We, as first-world people, think the world is centered around us and want our children to have a safe and fulfilling life. But, God does not call us to that life. He calls us to Himself and to make His name great around the world. Therefore, our kids need to think globally. How can we help foster this way of thinking?
Think about concentric circles with the child in the center. The next sphere around them is their family and their community. God calls us to love Him with all of our hearts and our neighbor as ourselves. We must teach children to have a heart for the people in their daily lives and yes, that starts with their parents and siblings and continues to their schoolmates and neighbors.
The next circle is their city or town. Encourage children to pray for the people in their city who need Jesus and for those who are in need. Participate in projects that support these efforts. Even if it is a secular organization hosting an opportunity to serve the poor and needy, you can join them and pray for those who you meet and/or see.
The next circle is our country. Children can learn about history and geography in school, but we can teach them what a blessing it is to live in a free country where we can freely worship God and have many opportunities that people in some other countries do not. It’s important for them to realize that because we are blessed, we can be a blessing to others.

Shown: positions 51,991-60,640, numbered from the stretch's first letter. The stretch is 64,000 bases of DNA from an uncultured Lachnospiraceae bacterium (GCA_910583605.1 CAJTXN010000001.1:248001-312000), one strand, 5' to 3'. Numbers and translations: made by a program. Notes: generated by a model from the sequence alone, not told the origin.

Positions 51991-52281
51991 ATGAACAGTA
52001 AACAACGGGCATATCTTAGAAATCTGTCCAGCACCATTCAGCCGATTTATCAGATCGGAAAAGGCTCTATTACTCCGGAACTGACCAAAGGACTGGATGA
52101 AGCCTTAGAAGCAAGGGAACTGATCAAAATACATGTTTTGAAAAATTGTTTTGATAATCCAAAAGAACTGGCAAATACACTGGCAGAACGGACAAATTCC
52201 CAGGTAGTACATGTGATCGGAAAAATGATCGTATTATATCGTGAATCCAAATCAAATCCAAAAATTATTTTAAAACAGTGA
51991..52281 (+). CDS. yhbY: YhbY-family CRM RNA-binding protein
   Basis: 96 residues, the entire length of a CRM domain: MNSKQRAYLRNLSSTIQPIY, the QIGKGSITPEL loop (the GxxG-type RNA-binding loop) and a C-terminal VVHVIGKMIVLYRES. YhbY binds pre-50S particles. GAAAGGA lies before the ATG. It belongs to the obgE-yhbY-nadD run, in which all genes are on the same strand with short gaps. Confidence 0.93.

The last circle represents the nations. Kids need to understand that God loves the whole world and offers His free gift of grace through Jesus to anyone who believes and receives it. Not everyone has heard this good news. We need to teach kids to have a heart for all nations, all people groups, and all who have not heard the gospel.
Together, we can teach the children we shepherd to think globally by loving others and praying for the people around them and beyond to come to Christ.
Jana Magruder serves as the Director of Kids Ministry Publishing. Jana brings a wealth of experience and passion for kids ministry, education, and curriculum writing. She and her husband, Michael, along with their three children attend Forest Hills Baptist Church where she teaches The Gospel Project to preteen girls.